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Given the diversity in the genetic repertoire of mimivirus, its evolutionary history is an area of particular interest. While the origin of the virus continues to perplex scientists, several hypotheses have been proposed and supported.

  • Attempting to explain why the mimivirus genome contains many translation-related genes, one hypothesis suggests that mimivirus evolved from a more complex cellular life form with a more complete ancestral translation apparatus that was gradually lost through the process of genome reduction. Several phylogenetic analyses support the notion that mimivirus genes could not have been acquired independently and are therefore derived from a single ancestor.
  • Another hypothesis that accounts for the complexity of the mimivirus genome (and that is not in direct opposition to the first hypothesis) is that DNA viruses may have a common ancestor that originated before the individualization of cellular organisms from the three domains of life. If this is true, the mimivirus lineage may have diverged very early on in evolution, which would explain the presence of eukaryotic and prokaryotic features in the viral genome.

  • Contrary to the previous hypotheses, it has been suggested that mimivirus evolved through piecemeal accumulation of genes on top of an ancestral NCLDV core. According to this theory, the virus acquired genes from eukaryotic hosts and endosymbiotic bacteria, and grew through extensive gene duplication. Eugene Koonin, a proponent of this hypothesis, argues that since the NCLDV core genes are not present outside of eukaryotic viruses, it is unlikely that the NCLDVs predate eukaryotic divergence. He also points out that viruses are capable of evolving quickly and therefore do not need to be of ancient origin.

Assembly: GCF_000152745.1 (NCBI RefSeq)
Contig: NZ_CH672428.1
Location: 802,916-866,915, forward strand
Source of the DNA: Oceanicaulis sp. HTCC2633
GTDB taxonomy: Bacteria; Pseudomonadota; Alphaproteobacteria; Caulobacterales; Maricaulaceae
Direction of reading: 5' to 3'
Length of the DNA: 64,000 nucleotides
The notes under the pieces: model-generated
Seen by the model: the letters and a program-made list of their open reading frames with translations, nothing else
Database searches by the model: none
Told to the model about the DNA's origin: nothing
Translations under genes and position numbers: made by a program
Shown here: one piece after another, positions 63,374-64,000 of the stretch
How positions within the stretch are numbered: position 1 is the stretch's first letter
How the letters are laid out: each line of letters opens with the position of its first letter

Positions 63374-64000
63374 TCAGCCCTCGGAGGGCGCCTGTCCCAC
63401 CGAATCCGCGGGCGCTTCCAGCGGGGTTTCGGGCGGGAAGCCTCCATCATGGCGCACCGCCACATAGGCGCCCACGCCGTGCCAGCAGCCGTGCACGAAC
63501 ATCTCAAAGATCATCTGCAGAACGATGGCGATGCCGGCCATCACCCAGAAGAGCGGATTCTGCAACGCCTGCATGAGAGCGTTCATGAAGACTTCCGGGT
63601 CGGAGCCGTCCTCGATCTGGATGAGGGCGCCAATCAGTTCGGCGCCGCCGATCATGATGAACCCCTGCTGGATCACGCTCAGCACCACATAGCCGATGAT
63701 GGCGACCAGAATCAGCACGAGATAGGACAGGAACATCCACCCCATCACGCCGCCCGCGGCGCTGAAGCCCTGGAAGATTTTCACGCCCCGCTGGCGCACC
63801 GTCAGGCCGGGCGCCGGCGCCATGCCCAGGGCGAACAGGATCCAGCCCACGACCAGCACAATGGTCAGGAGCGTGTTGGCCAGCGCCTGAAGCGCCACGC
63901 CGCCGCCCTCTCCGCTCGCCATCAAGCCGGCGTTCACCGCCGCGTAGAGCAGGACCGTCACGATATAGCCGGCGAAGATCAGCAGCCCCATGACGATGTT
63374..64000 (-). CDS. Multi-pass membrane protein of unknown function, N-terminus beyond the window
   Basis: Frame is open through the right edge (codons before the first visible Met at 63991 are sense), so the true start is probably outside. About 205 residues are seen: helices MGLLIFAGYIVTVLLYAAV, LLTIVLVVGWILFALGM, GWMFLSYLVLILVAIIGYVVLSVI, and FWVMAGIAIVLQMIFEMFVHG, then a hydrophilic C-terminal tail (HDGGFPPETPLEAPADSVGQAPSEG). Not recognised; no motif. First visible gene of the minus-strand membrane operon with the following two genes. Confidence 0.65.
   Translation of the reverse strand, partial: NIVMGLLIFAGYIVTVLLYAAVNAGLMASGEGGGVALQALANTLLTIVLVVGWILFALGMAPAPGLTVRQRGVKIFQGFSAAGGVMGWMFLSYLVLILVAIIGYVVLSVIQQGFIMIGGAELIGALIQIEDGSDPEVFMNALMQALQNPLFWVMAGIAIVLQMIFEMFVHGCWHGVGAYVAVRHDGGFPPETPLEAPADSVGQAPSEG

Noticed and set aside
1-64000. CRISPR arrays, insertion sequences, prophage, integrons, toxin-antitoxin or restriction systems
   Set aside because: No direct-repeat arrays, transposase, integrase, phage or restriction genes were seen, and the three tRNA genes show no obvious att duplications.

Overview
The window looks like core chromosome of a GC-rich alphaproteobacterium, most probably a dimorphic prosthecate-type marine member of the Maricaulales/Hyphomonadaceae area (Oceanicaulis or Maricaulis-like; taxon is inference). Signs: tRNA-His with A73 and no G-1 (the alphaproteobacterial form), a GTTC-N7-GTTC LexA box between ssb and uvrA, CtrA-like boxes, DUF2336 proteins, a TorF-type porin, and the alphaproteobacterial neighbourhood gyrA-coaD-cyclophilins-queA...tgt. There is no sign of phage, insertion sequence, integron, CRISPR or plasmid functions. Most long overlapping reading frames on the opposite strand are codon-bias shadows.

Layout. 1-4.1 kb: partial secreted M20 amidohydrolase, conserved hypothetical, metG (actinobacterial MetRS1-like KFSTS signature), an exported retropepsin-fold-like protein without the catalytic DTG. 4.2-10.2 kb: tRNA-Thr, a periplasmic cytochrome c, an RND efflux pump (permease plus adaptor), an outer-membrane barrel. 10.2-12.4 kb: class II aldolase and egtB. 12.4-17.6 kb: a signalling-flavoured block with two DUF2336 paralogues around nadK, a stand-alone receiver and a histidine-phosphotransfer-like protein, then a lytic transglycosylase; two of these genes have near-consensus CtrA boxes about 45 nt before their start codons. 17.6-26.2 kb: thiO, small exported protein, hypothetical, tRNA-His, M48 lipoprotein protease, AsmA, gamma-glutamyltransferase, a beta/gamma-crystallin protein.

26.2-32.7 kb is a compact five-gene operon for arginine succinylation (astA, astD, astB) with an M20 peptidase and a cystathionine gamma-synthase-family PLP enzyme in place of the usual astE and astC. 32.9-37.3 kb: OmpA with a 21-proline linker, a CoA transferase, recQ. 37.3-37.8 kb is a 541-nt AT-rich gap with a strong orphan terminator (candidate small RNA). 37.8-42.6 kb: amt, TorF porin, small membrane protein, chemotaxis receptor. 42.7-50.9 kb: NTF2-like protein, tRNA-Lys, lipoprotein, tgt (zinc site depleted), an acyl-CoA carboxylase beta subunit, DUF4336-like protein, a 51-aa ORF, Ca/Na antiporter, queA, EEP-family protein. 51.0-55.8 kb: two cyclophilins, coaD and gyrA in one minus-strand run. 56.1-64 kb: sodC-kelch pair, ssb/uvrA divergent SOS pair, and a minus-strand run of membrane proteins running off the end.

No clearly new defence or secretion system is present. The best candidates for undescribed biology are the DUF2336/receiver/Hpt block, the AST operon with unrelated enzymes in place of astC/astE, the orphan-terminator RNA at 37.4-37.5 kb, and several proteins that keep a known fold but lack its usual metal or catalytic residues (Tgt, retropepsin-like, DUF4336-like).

All of these arguments have been supported with scientific evidence, and further understanding will likely require both greater knowledge of the mimivirus genome and isolation of other members of the Mimiviridae family or other large dsDNA viruses.

Picture: Raoult et al (2004)


Created: 11/28/05

Last Modified: 11/28/05

Creators: David Berg and Kim Tran

Humans and Viruses, Autumn 2005